CSU Hires Counselor to Deal with ‘Racial Battle Fatigue’
Colorado State University’s administration has agreed to provide counseling for students who may be struggling with ‘racial battle fatigue.’
The school announced in a Monday press release that it would comply with a set of year-old recommendations, or demands, that called for “increased funding resources for mental health issues specifically dealing with racial oppression and racial battle fatigue.”
Indeed, the press release notes that the school’s “Counseling Center hired a psychologist whose specialty is working with racial battle fatigue for students of color on predominantly white campuses.”
Still, though, while the school’s vice president for student affairs, Blanche Hughes, called the hiring “a great step,” she argued that “we still have a lot of work to do.”
“Our plan over the next few years is to continue to increase staff and programming where needed to meet the needs of students and the university,” she added.
Additionally, CSU’s administration indicated that it has started work on a “curriculum change” that would “require Introduction to Ethnic Studies and Introduction to Women Studies to be taken by all students.”
The American Council of Trustees and Alumni (ACTA), however, notes that CSU currently doesn’t even require students to complete any literature, foreign language, U.S. history, or economic courses, instead requiring only a math, science, and composition course for graduation.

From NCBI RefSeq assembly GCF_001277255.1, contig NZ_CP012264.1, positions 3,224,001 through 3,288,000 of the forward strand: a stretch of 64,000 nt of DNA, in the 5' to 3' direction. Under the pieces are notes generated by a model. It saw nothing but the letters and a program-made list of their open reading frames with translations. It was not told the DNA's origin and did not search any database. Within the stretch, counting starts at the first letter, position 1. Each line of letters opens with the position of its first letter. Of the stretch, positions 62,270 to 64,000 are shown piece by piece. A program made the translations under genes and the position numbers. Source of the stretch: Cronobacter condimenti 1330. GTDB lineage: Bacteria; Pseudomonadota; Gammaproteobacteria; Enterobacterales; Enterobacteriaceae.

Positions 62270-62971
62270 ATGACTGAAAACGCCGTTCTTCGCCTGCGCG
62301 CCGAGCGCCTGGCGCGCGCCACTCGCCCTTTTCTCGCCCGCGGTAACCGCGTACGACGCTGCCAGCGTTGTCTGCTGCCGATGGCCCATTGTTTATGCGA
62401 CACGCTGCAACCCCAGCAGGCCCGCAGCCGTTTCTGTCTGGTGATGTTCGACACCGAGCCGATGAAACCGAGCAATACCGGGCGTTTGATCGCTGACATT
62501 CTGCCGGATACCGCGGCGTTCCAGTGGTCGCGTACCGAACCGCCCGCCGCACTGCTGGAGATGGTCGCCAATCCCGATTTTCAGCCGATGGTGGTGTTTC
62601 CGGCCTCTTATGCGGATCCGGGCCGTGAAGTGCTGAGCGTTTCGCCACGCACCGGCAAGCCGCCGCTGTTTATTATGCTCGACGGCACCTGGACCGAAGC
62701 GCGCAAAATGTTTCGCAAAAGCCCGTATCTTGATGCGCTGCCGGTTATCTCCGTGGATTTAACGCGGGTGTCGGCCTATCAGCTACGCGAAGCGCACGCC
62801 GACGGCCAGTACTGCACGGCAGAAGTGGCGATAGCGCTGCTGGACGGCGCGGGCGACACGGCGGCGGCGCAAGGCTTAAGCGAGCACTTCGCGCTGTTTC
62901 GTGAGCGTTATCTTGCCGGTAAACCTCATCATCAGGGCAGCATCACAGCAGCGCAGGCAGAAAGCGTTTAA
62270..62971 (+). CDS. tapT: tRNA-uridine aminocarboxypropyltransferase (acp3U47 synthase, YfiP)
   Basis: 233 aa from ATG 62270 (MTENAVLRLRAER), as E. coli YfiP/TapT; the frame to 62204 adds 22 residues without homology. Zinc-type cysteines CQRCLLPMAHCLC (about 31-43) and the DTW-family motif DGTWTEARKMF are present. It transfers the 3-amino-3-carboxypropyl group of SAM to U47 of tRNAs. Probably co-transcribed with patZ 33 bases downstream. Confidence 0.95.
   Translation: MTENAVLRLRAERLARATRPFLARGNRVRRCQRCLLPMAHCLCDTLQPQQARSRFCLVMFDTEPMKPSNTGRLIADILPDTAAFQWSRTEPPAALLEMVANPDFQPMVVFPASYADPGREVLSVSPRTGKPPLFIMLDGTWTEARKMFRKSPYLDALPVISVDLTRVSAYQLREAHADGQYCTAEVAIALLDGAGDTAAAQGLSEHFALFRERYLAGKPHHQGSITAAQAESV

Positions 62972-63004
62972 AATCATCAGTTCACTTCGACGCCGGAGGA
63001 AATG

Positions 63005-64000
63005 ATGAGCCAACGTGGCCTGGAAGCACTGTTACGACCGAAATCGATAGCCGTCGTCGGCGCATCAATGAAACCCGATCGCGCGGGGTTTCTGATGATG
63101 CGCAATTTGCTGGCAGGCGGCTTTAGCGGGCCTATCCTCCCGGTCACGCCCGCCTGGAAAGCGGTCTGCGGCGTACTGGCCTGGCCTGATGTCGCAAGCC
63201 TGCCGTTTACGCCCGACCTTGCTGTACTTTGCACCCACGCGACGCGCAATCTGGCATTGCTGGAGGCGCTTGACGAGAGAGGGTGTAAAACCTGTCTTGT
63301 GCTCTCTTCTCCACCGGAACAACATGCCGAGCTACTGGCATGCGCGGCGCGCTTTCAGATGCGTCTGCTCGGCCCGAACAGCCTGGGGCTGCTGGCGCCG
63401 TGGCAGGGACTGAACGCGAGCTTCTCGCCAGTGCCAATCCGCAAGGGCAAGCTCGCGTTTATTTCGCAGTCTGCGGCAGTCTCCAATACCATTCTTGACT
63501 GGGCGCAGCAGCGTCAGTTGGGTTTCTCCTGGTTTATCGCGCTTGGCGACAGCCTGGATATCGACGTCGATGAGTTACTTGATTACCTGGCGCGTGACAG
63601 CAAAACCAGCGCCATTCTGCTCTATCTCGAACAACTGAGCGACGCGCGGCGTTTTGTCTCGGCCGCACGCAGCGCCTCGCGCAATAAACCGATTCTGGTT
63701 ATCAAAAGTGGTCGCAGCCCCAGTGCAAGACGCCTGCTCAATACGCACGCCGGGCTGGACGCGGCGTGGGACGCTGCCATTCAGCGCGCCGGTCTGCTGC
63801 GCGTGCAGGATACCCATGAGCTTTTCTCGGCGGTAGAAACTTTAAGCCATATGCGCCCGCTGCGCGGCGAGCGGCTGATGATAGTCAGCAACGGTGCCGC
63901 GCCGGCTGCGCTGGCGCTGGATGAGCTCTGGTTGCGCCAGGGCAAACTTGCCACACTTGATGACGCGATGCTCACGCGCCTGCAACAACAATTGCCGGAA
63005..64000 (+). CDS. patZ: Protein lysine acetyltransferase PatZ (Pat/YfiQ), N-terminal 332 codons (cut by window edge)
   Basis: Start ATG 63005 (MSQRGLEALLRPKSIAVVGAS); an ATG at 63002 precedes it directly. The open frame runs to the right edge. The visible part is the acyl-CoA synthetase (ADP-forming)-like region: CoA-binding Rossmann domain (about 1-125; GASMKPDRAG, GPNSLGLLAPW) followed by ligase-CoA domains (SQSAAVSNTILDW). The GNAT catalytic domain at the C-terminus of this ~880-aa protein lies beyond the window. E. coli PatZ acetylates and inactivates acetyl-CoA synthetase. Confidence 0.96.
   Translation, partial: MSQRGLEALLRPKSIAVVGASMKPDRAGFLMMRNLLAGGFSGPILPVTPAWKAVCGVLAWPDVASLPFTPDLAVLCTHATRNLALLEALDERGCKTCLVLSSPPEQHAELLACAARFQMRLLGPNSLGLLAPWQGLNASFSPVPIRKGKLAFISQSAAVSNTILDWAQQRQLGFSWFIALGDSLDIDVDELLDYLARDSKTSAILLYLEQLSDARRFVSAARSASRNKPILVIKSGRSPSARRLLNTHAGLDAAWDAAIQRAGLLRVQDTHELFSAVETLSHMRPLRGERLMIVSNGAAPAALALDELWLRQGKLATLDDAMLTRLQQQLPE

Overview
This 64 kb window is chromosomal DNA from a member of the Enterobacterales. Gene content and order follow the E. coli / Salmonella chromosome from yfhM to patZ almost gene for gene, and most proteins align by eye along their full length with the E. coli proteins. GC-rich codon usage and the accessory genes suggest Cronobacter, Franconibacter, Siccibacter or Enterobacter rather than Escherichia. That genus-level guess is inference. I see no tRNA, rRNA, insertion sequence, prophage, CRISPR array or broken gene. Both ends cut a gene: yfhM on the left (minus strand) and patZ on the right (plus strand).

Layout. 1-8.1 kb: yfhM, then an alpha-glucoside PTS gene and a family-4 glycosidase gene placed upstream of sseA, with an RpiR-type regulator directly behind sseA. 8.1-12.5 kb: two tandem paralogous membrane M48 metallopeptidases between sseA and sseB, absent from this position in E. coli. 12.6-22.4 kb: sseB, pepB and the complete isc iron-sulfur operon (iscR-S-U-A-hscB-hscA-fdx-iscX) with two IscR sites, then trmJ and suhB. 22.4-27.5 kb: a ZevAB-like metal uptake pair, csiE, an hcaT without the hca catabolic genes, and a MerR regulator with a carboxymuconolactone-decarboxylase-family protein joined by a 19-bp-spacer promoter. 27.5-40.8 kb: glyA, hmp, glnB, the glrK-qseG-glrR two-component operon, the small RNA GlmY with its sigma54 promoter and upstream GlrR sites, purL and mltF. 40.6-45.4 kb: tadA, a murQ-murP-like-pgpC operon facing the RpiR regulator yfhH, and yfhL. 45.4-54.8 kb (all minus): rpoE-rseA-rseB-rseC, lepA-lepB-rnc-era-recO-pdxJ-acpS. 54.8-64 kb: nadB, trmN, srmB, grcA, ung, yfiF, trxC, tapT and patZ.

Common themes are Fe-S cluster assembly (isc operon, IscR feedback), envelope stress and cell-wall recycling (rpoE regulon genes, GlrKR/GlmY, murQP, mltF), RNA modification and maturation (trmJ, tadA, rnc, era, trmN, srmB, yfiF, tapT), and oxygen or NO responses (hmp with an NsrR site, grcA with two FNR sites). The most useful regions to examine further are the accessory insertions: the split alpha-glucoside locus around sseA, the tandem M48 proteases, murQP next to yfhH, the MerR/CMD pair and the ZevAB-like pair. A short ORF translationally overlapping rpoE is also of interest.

Nonetheless, the press release explains that CSU’s University Curriculum Committee “began an inventory of the entire course catalog to come up with a set of existing courses that might already address diversity and inclusion in the way intended,” noting that the committee met this spring to “discuss how to meet this recommendation in a way that could provide more than just the introduction of a new course or courses.”
“While we’ve made some short-term progress, we will continue to work on a long-term solution that focuses on integrating learning objectives related to diversity and inclusion throughout the curriculum,” Faculty Council Chair Mary Stromberger said.
The set of six recommendations was initially submitted to CSU’s administration last year after a student protest group held a “Stand with Mizzou” demonstration on campus, which was attended by the school’s president.
“The students pointed out some areas for improvement that made good sense for the university and that are very much in line with our commitment to do better in supporting and advocating for diversity and inclusion at CSU,” CSU President Tony Frank said in the press release. “These recommendations have been a touchstone for us this past year as we’ve looked closely at what we should be doing as an institution—and how to actually get it done.”
Follow the author of this article on Twitter: @AGockowski
First published at Campus Review
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